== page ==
NEW ACQUISITIONS

The Betty Golde Smith Library

David Bachman, Librarian

These new additions to the Betty Golde Smith Library collection were selected by the Library Committee to support the educational programs and research interests of Institute Faculty and Students.  These books are also available as in-library reference materials for those members of the general public with interest in psychoanalytic topics.

February 2018

AMERICANIZATION

THE AMERICANIZATION OF NARCISSISM – ELIZABETH LUNBECK

American social critics in the 1970s seized on narcissism as the sickness of the age. But they missed the psychoanalytic breakthrough that championed it as the wellspring of ambition, creativity, and empathy. Elizabeth Lunbeck’s history opens a new view on the central questions faced by the self struggling amid the crosscurrents of modernity.

“A tour de force. Lunbeck brilliantly tracks the decades-long transformation of narcissism from a complex Freudian concept to a master term of 1970s social critique. Along the way, she masterfully delineates the ways narcissism has been used to explain such culturally freighted phenomena as homosexuality, women’s fashion, consumer culture, and youth revolt. This is social criticism at its best.” ~George Chauncey

 

 

 

One and ManyTHE ONE AND THE MANY: RELATIONAL PSYCHOANALYSIS AND GROUP ANALYSIS – JUAN TUBERT-OKLANDER

This book is a compilation of papers written between 2002 and 2012 on the subject of group analysis and relational psychoanalysis. From the author’s point of view, these two disciplines are really the two sides of the same coin, since both explore and use therapeutically what happens in the interphase between individual and collective ways of existence.

“Juan Tubert-Oklander achieves an almost impossible task: bridging the gap between psychoanalysis (especially relational approaches) and group analysis. He clarifies how what happens within people (intrapsychic, intrapersonal) cannot be explored without discussing what happens between people (interpsychic, interpersonal, and transpersonal).” ~ Haim Weinberg

 

 

Petrified EgoTHE PETRIFIED EGO: A NEW THEORY OF CONSCIENCE– ELIZABETH REDDISH

Due to the inherent contradiction in Freud’s concept of the Superego, there is a gap in our psychoanalytic understanding of how conscience evolves. This distinction is essential for the successful treatment of patients dominated by a harsh Superego and provides valuable insight into how contemporary society evaluates moral decisions. The Petrified Ego argues for a revision of psychoanalytic theory to include instinct as the primary form of morality. It makes the case that our earliest, infantile notion of ‘good’ and ‘bad’ is rather founded on experiences which have been ‘safe or ‘threatening’. More often than not, this is the basis of our moral judgement of others. It is only through direct challenge to these visceral values that beliefs independent of the survival instinct can be forged.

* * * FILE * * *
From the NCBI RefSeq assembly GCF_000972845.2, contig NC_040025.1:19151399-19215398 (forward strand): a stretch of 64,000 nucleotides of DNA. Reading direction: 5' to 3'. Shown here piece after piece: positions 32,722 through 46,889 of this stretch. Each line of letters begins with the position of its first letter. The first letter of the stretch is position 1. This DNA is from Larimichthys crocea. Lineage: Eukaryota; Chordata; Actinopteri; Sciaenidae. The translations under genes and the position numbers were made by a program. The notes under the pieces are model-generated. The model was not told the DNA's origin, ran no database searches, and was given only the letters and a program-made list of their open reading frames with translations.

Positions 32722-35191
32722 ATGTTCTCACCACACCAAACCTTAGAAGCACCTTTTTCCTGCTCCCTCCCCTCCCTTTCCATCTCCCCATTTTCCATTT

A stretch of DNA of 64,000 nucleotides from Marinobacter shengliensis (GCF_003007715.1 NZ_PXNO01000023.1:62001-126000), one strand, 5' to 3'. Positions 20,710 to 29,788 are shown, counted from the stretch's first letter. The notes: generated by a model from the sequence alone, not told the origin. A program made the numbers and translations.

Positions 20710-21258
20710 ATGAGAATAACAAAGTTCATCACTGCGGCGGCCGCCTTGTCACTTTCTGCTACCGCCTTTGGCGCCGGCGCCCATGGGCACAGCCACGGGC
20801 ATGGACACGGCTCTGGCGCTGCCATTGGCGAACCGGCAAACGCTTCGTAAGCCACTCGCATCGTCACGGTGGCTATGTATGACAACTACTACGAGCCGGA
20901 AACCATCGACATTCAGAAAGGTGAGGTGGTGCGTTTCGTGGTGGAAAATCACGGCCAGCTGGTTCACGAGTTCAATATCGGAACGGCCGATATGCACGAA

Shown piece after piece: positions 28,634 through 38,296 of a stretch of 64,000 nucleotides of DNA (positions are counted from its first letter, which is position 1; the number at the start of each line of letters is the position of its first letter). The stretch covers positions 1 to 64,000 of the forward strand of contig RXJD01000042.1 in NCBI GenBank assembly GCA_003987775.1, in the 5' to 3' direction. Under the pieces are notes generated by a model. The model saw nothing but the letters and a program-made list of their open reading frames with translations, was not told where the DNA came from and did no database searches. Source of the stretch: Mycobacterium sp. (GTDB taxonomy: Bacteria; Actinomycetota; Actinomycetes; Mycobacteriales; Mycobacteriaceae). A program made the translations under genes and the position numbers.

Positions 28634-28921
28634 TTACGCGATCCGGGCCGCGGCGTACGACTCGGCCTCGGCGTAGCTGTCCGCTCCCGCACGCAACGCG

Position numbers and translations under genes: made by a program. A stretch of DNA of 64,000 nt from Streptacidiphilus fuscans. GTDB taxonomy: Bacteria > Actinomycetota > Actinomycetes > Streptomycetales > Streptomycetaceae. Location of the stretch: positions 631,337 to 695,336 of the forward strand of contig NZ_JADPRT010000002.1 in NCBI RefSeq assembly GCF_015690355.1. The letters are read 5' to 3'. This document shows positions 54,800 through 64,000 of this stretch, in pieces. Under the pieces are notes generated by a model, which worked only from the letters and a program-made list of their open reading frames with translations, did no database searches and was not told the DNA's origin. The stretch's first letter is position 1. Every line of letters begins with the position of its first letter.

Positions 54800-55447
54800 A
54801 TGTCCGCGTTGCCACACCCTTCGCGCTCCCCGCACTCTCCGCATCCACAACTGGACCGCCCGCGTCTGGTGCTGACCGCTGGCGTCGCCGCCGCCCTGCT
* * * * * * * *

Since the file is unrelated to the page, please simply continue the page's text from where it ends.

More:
“Dr. Reddish’s work is a rich and valuable contribution both to psychoanalytic theory and clinical practice and to social theory. She is to be congratulated on her efforts to clarify and build upon a very complex, but very significant area of human development.” ~Bernard Barnett

 

Living PsychoanalysisLIVING PSYCHOANALYSIS: FROM THEORY TO EXPERIENCE – MICHAEL PARSONS

   Living Psychoanalysis: From Theory to Experience represents a decade of work from one of today’s leading psychoanalysts. Michael Parsons brings to life clinical psychoanalysis and its theoretical foundations, offering new developments in analytic theory and vivid examples of work in the consulting room. The book also explores connections between psychoanalysis, art, and literature — showing how psychoanalytic insights can enrich our lives far beyond the clinical situation.

“The psychoanalyst Donald Winnicott noticed that a regular outcome of psychoanalytic treatment was an enhanced sense of being alive… In Living Psychoanalysis, Michael Parsons takes up this idea with nuance, sensitivity and rich clinical detail. He shows us how crucial it is for human life itself that we be able to celebrate life via our capacity for feeling alive.” ~Jonathan Lear